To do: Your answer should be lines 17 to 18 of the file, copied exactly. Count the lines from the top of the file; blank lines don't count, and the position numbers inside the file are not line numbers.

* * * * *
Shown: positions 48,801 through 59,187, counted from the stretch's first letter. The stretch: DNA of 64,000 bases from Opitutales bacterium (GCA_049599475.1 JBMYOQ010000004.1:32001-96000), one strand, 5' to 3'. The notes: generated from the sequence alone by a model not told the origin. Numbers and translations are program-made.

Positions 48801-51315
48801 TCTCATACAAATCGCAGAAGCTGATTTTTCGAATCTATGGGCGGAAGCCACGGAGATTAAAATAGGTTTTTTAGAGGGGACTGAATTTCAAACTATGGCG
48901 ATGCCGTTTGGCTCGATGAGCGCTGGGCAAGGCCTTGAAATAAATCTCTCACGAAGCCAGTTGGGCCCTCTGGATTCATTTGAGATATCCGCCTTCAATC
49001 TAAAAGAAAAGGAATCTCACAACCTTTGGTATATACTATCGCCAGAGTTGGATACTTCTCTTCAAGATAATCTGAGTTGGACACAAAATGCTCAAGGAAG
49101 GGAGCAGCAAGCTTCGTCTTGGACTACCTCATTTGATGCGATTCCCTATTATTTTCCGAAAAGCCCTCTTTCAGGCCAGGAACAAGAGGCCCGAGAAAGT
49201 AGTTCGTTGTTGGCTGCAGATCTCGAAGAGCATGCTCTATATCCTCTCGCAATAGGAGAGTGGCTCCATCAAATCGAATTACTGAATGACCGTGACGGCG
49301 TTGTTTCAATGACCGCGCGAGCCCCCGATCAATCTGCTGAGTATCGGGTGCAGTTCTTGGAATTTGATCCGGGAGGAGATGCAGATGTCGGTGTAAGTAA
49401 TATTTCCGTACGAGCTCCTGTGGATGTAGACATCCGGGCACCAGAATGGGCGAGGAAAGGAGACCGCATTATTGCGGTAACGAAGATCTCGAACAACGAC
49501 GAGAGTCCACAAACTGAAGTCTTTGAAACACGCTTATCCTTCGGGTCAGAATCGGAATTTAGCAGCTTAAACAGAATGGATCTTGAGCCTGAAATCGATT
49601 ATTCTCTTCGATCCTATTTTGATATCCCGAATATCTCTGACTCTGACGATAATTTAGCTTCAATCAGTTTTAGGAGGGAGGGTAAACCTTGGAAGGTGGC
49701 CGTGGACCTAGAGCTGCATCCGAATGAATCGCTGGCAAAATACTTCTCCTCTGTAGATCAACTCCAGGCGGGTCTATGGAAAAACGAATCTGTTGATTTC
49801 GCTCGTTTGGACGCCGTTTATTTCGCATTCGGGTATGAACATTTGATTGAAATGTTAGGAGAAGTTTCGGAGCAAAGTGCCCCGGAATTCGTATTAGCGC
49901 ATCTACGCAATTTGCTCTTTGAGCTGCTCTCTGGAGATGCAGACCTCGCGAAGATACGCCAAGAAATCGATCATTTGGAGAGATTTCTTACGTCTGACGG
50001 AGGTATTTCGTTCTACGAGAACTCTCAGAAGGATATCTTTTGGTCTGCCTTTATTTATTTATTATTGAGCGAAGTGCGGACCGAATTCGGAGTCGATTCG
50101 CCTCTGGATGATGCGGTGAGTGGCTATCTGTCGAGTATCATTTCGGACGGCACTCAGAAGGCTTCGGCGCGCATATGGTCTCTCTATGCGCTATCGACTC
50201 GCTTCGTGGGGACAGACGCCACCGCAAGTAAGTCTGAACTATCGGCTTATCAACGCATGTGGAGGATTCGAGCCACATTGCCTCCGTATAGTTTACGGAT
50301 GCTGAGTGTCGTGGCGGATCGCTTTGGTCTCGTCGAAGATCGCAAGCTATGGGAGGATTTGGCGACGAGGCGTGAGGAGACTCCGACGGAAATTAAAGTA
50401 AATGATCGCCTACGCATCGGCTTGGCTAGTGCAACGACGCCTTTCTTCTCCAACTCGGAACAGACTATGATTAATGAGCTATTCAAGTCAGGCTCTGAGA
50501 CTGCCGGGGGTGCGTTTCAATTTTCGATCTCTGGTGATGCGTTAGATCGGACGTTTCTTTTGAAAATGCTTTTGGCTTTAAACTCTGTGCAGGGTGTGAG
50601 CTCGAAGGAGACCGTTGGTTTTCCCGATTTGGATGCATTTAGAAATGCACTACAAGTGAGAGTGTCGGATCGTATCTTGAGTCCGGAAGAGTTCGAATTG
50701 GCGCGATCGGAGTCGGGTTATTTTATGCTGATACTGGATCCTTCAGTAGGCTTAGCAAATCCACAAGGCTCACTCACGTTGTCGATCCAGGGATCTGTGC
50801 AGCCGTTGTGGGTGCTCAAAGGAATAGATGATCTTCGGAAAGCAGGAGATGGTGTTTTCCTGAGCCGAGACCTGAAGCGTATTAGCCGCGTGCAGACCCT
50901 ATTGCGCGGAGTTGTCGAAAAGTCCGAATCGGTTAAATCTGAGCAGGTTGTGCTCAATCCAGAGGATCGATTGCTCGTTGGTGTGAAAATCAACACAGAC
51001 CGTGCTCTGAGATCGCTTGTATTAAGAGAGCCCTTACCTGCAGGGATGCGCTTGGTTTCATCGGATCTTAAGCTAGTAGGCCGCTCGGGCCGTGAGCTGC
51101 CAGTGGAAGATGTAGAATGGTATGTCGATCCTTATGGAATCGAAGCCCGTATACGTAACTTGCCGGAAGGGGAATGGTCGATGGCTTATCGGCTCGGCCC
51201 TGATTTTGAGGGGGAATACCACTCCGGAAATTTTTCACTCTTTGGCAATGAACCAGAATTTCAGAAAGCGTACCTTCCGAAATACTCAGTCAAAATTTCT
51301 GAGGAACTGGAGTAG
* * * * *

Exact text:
50201 GCTTCGTGGGGACAGACGCCACCGCAAGTAAGTCTGAACTATCGGCTTATCAACGCATGTGGAGGATTCGAGCCACATTGCCTCCGTATAGTTTACGGAT
50301 GCTGAGTGTCGTGGCGGATCGCTTTGGTCTCGTCGAAGATCGCAAGCTATGGGAGGATTTGGCGACGAGGCGTGAGGAGACTCCGACGGAAATTAAAGTA